• Lower corporate tax rates to encourage new employment;
  • Expansion of federal infrastructure projects.

Canada’s housing sector did not experience the same degree of imbalance as in the USA during the 200809 recession. Canada’s housing starts have fully recovered from a small dip recorded during the recession and currently hover around the 200,000 mark (see table 3). This level of starts, in my judgment, provides a good balance between supply and demand. Any policy-induced housing activity will create an imbalance in this sector, with the risk of a housing bubble. Moreover, household debt for mortgages in relation to disposable income has reached a lofty high level. Any policy-induced home ownership will further burden ordinary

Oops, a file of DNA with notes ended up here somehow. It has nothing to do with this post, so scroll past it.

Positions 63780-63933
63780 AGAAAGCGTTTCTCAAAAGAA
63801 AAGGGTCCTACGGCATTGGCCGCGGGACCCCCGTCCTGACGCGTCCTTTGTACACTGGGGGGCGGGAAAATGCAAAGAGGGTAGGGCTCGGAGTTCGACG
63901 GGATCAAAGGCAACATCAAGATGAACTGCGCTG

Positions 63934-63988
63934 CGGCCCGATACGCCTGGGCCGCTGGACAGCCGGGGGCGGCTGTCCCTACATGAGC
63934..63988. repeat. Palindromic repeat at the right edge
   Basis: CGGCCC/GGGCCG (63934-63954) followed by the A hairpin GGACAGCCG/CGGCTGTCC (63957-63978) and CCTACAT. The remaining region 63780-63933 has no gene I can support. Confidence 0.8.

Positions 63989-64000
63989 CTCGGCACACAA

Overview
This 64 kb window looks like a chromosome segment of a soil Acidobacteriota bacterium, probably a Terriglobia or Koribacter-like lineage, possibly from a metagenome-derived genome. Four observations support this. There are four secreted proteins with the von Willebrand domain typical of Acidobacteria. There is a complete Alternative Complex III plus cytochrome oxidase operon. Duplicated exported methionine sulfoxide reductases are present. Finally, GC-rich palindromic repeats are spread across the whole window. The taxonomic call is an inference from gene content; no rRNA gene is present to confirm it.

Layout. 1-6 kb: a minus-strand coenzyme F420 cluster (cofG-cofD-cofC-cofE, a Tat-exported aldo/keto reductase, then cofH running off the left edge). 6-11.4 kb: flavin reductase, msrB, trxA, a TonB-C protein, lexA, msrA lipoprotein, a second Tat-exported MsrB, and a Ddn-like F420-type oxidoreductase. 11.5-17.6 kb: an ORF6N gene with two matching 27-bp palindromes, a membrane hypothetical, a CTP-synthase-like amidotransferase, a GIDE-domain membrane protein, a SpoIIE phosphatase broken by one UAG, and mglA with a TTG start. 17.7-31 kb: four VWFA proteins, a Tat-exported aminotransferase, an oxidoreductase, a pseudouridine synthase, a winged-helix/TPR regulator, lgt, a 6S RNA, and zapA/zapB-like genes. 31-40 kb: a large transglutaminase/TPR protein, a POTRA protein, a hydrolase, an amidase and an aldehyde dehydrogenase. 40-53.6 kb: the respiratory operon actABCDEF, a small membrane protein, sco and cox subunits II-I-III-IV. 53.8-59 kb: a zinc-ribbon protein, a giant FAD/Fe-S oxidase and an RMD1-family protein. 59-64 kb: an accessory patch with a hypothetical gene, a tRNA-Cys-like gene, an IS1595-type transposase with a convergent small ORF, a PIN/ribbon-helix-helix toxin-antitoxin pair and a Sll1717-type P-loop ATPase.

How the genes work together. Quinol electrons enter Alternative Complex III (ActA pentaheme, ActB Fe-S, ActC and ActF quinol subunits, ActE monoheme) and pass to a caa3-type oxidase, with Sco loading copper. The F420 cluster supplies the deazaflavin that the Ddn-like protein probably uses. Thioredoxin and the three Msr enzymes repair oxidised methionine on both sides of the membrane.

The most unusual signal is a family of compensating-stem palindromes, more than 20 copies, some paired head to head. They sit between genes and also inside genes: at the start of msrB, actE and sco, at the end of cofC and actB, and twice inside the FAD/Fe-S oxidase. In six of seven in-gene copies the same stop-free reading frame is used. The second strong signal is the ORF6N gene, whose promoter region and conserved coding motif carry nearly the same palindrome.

Canadians financially. Another fiscal tool commonly used to stimulate the economy is an accelerated depreciation program. From a corporate perspective, this kind of incentive increases after-tax profits and their cash flows. However, I will argue this tool will not be effective in the current economic situation as the capacity utilization rates are already very low, suggesting that any further increase in capacity will remain idle and wasteful (see table 4).